The target market segmentation of your business is a crucial component to define within a business plan. When you envision the overall customer base for your business, it may incorporate people from a wide range of groups and walks of life. However, in target marketing, the goal is to break down that massive customer base and to define precisely who the most likely customer is for your brand so that you can target your marketing methods to reach that ideal customer more effectively.
In your business plan, lenders and potential investors who read it want to see your brand’s target market clearly defined to understand who you are marketing to and to understand the cost associated with your customer acquisition strategy. To better illustrate your target market segment, consider the following tips.
How to Define Your Target Market
Determine the Geographical Component
One representation of your target market is based on the geographical location of your customers. For example, if you are a small retailer, it may be likely that your market is within a small physical area around your business. This could merely be based on local addresses and expanded through innovation utilizing technology such as geofencing. A geofence is a virtual perimeter of a real-world geographic area that will allow your customers to receive promotions and notifications about your business as they approach a pre-determined physical location surrounding your business’s physical location.
Understand the Demographics
Another way to define your target market is to determine the demographics of your customer base. Some of the most common demographics include gender and age. Income may also be a critical factor in determining who your most likely customers are as well. This can also be as narrow as a specific age group that’s most likely to interact with or visit your business. For example, if you’re launching an arcade business, statistically your targeted market is expected to be comprised of teenagers and young adults, principally males.
Consider the Psycho-graphic Component
Further defining your target market is also essential in most industries. The psycho-graphic segment may include a specific type of consumer who is most likely to patronize your business. In the context of a childcare business, this would be parents.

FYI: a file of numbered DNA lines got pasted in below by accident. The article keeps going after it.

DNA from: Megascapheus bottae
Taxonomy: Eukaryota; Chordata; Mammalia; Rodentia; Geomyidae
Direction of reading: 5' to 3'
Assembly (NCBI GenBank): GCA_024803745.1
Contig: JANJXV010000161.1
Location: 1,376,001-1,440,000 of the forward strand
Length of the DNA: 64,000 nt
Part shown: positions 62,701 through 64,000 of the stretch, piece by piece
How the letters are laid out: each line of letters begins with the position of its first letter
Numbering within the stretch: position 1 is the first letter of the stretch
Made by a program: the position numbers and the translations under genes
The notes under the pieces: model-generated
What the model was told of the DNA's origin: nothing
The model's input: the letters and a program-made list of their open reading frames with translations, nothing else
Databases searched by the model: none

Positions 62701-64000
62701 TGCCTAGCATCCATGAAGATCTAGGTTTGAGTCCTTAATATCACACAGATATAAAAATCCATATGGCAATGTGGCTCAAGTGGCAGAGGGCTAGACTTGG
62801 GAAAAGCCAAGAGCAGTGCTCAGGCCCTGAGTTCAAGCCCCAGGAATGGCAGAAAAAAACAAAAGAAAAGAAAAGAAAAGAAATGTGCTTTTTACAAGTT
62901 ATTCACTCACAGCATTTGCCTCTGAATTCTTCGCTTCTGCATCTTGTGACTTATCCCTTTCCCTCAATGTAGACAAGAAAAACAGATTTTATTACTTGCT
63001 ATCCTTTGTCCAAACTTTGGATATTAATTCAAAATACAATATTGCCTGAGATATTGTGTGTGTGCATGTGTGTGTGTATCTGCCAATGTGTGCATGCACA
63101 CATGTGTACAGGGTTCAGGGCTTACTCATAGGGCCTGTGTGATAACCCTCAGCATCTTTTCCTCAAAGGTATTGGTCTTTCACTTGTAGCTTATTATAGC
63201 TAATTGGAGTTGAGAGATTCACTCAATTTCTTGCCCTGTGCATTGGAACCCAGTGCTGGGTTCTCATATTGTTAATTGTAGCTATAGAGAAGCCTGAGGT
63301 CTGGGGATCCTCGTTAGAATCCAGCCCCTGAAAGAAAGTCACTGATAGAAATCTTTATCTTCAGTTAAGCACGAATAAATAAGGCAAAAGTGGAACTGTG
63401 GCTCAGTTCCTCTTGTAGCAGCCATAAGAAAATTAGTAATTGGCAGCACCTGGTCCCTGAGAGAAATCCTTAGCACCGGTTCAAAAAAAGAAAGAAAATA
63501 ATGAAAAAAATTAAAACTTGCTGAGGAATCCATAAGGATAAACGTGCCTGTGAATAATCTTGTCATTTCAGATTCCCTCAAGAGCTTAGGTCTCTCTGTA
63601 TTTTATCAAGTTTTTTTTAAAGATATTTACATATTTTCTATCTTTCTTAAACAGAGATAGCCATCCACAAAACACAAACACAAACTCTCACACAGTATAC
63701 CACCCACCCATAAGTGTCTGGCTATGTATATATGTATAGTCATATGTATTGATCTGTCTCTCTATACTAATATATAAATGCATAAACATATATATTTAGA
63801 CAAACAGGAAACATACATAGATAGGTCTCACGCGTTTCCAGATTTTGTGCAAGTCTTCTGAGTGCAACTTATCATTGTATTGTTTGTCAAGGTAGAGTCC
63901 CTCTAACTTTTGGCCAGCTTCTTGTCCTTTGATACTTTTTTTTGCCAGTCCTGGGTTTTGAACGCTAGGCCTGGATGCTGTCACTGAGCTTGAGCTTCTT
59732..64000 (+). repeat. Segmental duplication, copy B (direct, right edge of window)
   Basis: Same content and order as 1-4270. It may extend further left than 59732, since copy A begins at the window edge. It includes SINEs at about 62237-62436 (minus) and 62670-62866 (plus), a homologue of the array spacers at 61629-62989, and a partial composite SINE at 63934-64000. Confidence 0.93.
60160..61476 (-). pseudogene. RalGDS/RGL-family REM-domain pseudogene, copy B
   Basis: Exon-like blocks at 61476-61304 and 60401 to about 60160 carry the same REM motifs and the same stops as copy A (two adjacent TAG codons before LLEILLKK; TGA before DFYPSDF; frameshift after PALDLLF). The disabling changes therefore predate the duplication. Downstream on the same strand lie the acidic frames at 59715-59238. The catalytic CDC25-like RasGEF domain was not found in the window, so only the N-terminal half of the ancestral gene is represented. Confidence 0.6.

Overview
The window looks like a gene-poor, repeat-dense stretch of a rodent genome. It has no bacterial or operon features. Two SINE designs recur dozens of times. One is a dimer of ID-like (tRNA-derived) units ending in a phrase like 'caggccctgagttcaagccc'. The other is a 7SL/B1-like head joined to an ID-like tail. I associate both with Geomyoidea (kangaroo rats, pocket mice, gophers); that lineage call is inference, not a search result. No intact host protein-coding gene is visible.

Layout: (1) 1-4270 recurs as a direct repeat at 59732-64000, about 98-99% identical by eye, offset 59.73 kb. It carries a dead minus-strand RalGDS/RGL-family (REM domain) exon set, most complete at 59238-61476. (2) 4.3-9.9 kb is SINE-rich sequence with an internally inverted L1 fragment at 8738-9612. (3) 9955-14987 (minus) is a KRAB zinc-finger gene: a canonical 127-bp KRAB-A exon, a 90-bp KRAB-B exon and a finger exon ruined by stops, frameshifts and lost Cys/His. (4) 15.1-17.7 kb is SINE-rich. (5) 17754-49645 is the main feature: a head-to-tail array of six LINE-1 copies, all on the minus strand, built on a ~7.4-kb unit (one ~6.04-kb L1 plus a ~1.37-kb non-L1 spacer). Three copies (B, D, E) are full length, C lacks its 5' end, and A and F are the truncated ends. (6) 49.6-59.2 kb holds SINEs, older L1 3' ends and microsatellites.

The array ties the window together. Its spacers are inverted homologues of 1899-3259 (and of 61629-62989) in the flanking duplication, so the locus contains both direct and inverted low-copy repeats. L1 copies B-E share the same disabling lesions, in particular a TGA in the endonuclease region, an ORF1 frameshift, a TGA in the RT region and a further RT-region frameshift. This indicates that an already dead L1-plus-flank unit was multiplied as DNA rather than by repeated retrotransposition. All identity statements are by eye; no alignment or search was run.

It could also be someone more likely to live in an urban setting if you are marketing an urban apparel line. If you sell pet supplies, your target market is, of course, pet lovers. Sell motorcycle parts? Tour target market is motorcycle riders.
Understanding the lifestyle of your customers is a guaranteed strategy to ensure the success of your enterprise.
Think about Ideal
In some cases, your customer foundation may not be solely based on who is most likely to walk in the door, but instead who you wish to appeal to in your marketing campaigns. For example, if you are a home furnishing brand, you may want to appeal to those looking for high-end home remodeling, not merely consumers making simple home repairs.
To perfect your business plan further, look at examples of how well other companies do in your industry both locally and globally. For instance, feminine product sellers tend to market during the daytime hours on television when customers are most likely watching television talk shows. Alcohol brands tend to advertise their beverages during sporting events and late at night. More so, that same alcohol company may market itself as a high-end luxury beverage to women and men during more sophisticated programming and offer different ads with more of a low-key approach during reality television programming.
In advertising and marketing your brand, it’s essential to understanding who your potential customer is and where they spend most of their time. As a critical component of your business plan, understanding your target market segment is vital. Simply put, when defined correctly potential investors and future business partners have a strategic blueprint on who your brand will be marketing to and when.